Inside business: The perils of planet HQ

NOT SO long ago, the corporate centre was the place to be. Even if you were not the chief executive or a senior lieutenant, if you were at headquarters you were where the action was.

This is not to say that all corporate centres were alike back in the 1980s. Oil companies and other large organisations still had substantial staffs, reflecting their spread in terms of not just geography but range of operations.

In fact, in some cases, the bureaucracy became so immense that those working there lost sight of the fact that they were supposed to be supporting their colleagues out in the field and almost became ends in themselves.

To many people, the antithesis of such a bloated approach was the style associated with such companies as Hanson and Williams, where a lean corporate centre kept a close eye on operations by means of teams of single-minded managers charged with keeping the business units on the straight and narrow.

However, different as the two methods were, they were also alike in one regard: they did not entrust managers of the individual parts of the business with much power.

Of course, it is possible to argue that, in the former example, an executive in a far-flung part of the organisation could get on with things pretty much as he saw fit because the people at headquarters were too concerned with their own manoeuvrings to notice. But when it came down to it, he would still have to have initiatives approved by them, often via a labyrinthine process. In the latter example, of course, there was little room for individual decision-making; those running various parts of the organisation were often doing not much more than obeying orders.

With the recession of the early 1990s the distrust of initiative only intensified. Senior executives battened down the hatches, conglomerates went out of fashion and tight budgets and other cost controls became the order of the day.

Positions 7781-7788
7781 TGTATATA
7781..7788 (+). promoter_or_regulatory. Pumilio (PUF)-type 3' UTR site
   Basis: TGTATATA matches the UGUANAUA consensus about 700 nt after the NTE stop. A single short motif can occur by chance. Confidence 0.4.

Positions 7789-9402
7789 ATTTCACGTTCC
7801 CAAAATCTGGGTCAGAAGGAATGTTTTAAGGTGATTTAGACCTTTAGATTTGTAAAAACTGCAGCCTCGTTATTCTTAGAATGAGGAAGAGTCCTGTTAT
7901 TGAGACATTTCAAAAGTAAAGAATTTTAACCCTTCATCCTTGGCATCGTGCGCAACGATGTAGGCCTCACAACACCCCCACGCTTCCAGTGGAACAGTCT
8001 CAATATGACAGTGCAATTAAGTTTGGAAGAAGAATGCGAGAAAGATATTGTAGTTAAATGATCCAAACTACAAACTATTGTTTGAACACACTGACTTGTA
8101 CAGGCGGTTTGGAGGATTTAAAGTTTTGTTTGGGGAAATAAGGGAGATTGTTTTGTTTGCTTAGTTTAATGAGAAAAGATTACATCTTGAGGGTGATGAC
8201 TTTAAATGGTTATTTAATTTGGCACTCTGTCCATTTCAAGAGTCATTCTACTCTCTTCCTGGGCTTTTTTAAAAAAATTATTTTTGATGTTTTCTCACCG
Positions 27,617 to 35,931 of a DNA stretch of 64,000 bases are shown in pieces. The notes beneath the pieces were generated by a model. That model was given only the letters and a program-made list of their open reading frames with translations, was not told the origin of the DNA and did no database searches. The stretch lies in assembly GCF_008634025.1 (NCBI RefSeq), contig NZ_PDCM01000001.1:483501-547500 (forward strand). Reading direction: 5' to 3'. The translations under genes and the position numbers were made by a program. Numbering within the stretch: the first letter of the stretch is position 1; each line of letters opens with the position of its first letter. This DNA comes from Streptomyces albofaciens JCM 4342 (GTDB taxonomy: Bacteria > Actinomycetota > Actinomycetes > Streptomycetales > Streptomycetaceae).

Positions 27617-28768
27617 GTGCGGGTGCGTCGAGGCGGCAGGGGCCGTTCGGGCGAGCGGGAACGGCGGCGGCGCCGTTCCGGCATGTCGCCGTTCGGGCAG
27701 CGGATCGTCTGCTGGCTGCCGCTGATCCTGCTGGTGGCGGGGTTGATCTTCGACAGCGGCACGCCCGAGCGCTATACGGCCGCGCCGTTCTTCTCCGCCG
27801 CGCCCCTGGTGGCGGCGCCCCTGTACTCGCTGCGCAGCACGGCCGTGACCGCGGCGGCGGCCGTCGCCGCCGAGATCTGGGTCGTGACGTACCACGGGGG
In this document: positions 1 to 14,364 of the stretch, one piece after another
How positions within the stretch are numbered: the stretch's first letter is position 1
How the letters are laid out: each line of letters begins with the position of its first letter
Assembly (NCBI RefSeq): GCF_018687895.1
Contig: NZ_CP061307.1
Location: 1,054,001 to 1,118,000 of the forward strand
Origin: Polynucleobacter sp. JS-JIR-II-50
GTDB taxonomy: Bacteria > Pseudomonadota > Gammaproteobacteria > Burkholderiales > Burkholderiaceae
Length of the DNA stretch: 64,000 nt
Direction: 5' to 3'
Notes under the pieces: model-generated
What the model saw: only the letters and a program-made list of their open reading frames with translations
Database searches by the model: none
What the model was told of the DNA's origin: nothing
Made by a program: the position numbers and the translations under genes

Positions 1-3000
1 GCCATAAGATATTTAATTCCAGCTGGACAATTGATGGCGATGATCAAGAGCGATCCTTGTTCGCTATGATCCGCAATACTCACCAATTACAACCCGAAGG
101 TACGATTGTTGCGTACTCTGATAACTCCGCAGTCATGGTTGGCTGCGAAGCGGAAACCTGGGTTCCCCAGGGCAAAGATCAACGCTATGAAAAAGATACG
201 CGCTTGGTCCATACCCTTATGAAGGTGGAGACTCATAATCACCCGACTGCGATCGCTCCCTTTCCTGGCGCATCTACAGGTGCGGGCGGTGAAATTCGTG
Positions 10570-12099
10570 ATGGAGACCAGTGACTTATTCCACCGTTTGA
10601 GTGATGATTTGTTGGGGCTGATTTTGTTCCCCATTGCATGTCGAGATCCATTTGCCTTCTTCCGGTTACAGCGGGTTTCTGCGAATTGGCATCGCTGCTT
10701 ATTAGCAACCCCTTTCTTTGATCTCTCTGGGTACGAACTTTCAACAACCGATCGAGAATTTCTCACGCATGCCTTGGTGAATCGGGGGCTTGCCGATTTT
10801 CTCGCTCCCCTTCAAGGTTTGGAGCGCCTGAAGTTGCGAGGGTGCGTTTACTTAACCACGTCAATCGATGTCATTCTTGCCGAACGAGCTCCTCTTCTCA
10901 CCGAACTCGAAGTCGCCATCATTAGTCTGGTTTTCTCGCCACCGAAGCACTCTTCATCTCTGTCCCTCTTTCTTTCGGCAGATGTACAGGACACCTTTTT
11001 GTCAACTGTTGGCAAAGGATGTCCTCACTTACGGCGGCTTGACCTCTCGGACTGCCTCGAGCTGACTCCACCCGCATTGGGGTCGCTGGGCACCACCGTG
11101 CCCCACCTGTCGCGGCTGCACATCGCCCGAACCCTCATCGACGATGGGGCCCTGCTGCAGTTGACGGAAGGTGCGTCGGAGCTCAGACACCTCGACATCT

Then, gurus and consultants started to notice that just as the big companies seemed unable to stem the flow of job losses, a new breed of entrepreneurial companies was springing up, seemingly oblivious of an economic downturn. Flexibility, adaptability and speed became the order of the day.

ABB, the Swiss-Swedish engineering colossus created by the indefatigable Percy Barnevik, became a popular model. Its tiny Zurich head office and the constant globe-trotting of Mr Barnevik became legendary, even if few people could quite identify what it was that the company's various far- flung operations did.

Although the odd company has gone so far down this route that calls to the head office can sometimes go straight to the chief executive, few have really embraced the idea with such fervour.

Nevertheless, coalface cynics who feel that they always bear the brunt of cutbacks will be pleased to see there is a definite trend towards smaller headquarters. According to a study by Towers Perrin, a management consultancy, there has been a dramatic fall in the size of head-office staff. Where once a centre that was actively involved in running the company housed more than 1,600 people, it would now have 600. Centres less directly involved in operational matters are smaller still.

However, encouragingly efficient as all this sounds, it is not all good news. The study published last week finds that there is a great deal of confusion about the role of corporate centres.

This obviously affects those who work at the centre, but the consultants also find that those in the operating units are often unclear about what head office is doing for them. One of the most obvious problem areas is human resources. Executives are often unsure whether central staff are setting mandatory corporate policy, offering guidelines, or providing services.

The solution appears clear: it matters less what style of corporate centre a company goes for than how it communicates that style. Even a small and lean corporate centre is a drain on resources if it does not know what it is supposed to be doing.

Start your day with The Independent, sign up for daily news emails
Voices
Lucerne’s Hotel Château Gütsch, one of the lots in our Homeless Veterans appeal charity auction
charity appeal
Arts and Entertainment
Tony Hughes (James Nesbitt) after his son Olly disappeared on a family holiday in France
tv
News
people

Jo from Northern Ireland was less than impressed by Russell Brand's attempt to stage a publicity stunt

Sport
Scunthorpe goalkeeper Sam Slocombe (left) is congratulated by winning penalty taker Miguel Llera (right)
football
PROMOTED VIDEO
Arts and Entertainment
The Apprentice candidates Roisin Hogan, Solomon Akhtar, Mark Wright, Bianca Miller, Daniel Lassman
tvReview: But which contestants got the boot?
Life and Style
A woman walks by a pandal art installation entitled 'Mars Mission' with the figure of an astronaut during the Durga Puja festival in Calcutta, India
techHow we’ll investigate the existence of, and maybe move in with, our alien neighbours
Arts and Entertainment
Jim Carrey and Jeff Daniels ride again in Dumb and Dumber To